If I’m building an API then I want to get it out there in the hands of the consumers as soon as possible so that we can bottom out any integration issues. And this isn’t just about fixing minor issues in the contract, but they should have input into what shape it should take. If the consumers can’t easily consume it, say for technical reasons, then we’ve failed. It’s too easy to get bogged down in a puritanical debate about “how RESTful” an API is instead of just iterating quickly over any problems and reaching a style that everyone can agree on.
The consumers of the service naturally need the actual API they are going to code against, but having access to a test UI can be useful for them too. For example it can give them the power to play and explore the API at a high-level as well, potentially in ways you never anticipated. If the service is backed by some kind of persistent data store the test UI can often provide a bit of extra functionality that avoids them having to get your team involved. For example if your service sends them events by a queue, mocking and canned data will only get them so far. They probably want you to start pushing real events from your side so that they can see where any impedance mismatches lie. If they can do this themselves it decouples their testing from the API developers a little more.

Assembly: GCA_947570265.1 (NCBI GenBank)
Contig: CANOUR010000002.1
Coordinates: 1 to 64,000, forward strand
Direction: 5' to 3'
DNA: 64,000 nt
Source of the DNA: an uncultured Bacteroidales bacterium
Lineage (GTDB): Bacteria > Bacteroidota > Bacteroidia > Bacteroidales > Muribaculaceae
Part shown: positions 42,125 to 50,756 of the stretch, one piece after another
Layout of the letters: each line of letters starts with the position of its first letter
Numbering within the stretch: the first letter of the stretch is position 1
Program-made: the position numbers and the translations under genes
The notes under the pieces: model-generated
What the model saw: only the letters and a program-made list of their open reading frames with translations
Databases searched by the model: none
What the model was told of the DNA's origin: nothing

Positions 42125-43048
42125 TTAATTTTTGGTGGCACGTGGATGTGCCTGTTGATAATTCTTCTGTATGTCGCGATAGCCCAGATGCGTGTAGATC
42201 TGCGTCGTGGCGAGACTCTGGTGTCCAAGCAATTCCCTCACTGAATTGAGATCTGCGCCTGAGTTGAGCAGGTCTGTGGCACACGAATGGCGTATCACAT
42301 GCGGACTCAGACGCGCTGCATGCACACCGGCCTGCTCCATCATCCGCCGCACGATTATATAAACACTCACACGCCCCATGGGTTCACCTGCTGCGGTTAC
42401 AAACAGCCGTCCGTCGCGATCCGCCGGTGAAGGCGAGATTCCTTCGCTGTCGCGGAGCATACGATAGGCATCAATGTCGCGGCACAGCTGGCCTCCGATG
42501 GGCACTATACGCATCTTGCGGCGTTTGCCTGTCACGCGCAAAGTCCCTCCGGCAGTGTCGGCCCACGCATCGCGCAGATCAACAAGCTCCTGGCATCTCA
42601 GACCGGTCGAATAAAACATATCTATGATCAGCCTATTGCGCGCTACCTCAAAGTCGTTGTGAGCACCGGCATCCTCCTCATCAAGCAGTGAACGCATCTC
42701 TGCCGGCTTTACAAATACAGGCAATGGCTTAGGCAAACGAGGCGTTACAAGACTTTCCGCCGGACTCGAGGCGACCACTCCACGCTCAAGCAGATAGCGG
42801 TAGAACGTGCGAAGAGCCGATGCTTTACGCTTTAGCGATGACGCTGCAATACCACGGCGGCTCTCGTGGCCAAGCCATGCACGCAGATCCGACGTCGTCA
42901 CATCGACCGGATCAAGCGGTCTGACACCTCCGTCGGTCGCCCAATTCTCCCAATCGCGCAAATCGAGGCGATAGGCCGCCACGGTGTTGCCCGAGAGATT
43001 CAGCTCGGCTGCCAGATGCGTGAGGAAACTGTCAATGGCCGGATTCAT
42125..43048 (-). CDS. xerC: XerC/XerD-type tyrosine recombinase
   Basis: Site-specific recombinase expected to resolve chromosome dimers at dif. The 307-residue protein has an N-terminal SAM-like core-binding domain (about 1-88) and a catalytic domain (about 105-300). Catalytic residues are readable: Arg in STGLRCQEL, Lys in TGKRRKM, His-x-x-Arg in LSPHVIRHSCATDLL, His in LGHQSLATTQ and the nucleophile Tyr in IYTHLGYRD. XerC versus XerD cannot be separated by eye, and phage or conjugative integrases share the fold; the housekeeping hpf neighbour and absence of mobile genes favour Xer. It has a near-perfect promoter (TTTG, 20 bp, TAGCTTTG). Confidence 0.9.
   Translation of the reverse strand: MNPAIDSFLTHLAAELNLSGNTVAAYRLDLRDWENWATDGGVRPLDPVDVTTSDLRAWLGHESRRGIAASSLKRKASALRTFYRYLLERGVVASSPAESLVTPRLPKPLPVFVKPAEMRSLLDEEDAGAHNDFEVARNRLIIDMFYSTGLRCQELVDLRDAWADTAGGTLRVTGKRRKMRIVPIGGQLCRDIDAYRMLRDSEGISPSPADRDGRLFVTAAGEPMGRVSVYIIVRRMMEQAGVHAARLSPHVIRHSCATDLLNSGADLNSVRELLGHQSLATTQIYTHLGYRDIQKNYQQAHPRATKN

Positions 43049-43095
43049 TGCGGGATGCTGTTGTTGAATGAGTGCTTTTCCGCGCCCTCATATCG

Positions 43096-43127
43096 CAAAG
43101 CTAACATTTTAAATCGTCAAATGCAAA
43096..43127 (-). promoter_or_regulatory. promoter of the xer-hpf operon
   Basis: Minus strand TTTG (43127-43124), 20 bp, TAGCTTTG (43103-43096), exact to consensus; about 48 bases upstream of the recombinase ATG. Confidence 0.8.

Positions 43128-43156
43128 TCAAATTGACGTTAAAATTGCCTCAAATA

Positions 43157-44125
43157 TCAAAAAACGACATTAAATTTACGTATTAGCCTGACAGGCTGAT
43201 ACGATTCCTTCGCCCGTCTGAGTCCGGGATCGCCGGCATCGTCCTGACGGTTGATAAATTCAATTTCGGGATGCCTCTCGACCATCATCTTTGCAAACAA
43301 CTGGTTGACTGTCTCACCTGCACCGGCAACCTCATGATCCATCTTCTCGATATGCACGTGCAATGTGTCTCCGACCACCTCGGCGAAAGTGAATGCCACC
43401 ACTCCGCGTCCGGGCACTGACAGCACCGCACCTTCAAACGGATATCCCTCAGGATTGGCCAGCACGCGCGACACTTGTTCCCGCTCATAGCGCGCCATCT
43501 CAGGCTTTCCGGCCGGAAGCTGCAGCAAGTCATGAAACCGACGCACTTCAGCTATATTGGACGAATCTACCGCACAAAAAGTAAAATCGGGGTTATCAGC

When you’re building a utility service at a large company, such as something around notifications, you might find that the product owner needs to go and talk to various other teams to help showcase what you’re building. Whilst they are probably already in the loop somewhere having something tangible to show makes promoting it internally much easier. Ideally they would be able to give some immediate feedback too about whether the service is heading in a direction that will be useful to them.
There is also an element of selling to the upper echelons of management and here a showcase speaks volumes just as much as it does to other teams. It might seem obvious but you’d be amazed at how many teams struggle to easily demonstrate “working software” in a business-oriented manner.
How Simple Should It Be?
If you’re going to build a demo UI for your service API you want to keep it simple. There is almost certainly less value in it than the tests so you shouldn’t spend too long making it. However once you’ve got a basic demo UI up you should find that maintaining it with each story will be minimal effort.
 Yes, I’m being ironic, not moronic.
 I’ve worked on quite a few decent sized monolithic systems where finding out that’s going on under the hood can be pretty difficult.
 Remember your locking can be as coarse as you like because performance is not an issue and the goal is to avoid wasting time investigating bugs due to poorly implemented mocks.